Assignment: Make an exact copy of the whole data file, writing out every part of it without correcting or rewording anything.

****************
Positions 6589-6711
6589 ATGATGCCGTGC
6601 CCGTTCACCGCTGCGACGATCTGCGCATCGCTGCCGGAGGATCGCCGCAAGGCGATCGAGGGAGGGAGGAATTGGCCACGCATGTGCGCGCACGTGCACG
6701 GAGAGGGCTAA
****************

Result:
Positions 6589-6711
6589 ATGATGCCGTGC
6601 CCGTTCACCGCTGCGACGATCTGCGCATCGCTGCCGGAGGATCGCCGCAAGGCGATCGAGGGAGGGAGGAATTGGCCACGCATGTGCGCGCACGTGCACG
6701 GAGAGGGCTAA